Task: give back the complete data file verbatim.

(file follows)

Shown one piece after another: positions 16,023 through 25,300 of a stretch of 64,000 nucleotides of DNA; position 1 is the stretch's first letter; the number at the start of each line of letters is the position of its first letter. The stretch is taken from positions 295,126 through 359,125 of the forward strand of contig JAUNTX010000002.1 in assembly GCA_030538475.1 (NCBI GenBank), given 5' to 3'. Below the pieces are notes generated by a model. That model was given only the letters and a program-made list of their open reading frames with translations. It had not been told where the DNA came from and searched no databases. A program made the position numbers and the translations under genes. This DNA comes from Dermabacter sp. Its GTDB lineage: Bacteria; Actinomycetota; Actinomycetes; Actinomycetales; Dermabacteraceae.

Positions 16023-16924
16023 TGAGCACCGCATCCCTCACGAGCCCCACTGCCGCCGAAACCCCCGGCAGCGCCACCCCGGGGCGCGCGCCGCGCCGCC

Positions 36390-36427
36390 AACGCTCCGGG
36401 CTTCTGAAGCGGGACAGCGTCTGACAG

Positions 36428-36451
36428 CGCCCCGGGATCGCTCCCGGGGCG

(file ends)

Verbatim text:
Shown one piece after another: positions 16,023 through 25,300 of a stretch of 64,000 nucleotides of DNA; position 1 is the stretch's first letter; the number at the start of each line of letters is the position of its first letter. The stretch is taken from positions 295,126 through 359,125 of the forward strand of contig JAUNTX010000002.1 in assembly GCA_030538475.1 (NCBI GenBank), given 5' to 3'. Below the pieces are notes generated by a model. That model was given only the letters and a program-made list of their open reading frames with translations. It had not been told where the DNA came from and searched no databases. A program made the position numbers and the translations under genes. This DNA comes from Dermabacter sp. Its GTDB lineage: Bacteria; Actinomycetota; Actinomycetes; Actinomycetales; Dermabacteraceae.

Positions 16023-16924
16023 TGAGCACCGCATCCCTCACGAGCCCCACTGCCGCCGAAACCCCCGGCAGCGCCACCCCGGGGCGCGCGCCGCGCCGCC

Positions 36390-36427
36390 AACGCTCCGGG
36401 CTTCTGAAGCGGGACAGCGTCTGACAG

Positions 36428-36451
36428 CGCCCCGGGATCGCTCCCGGGGCG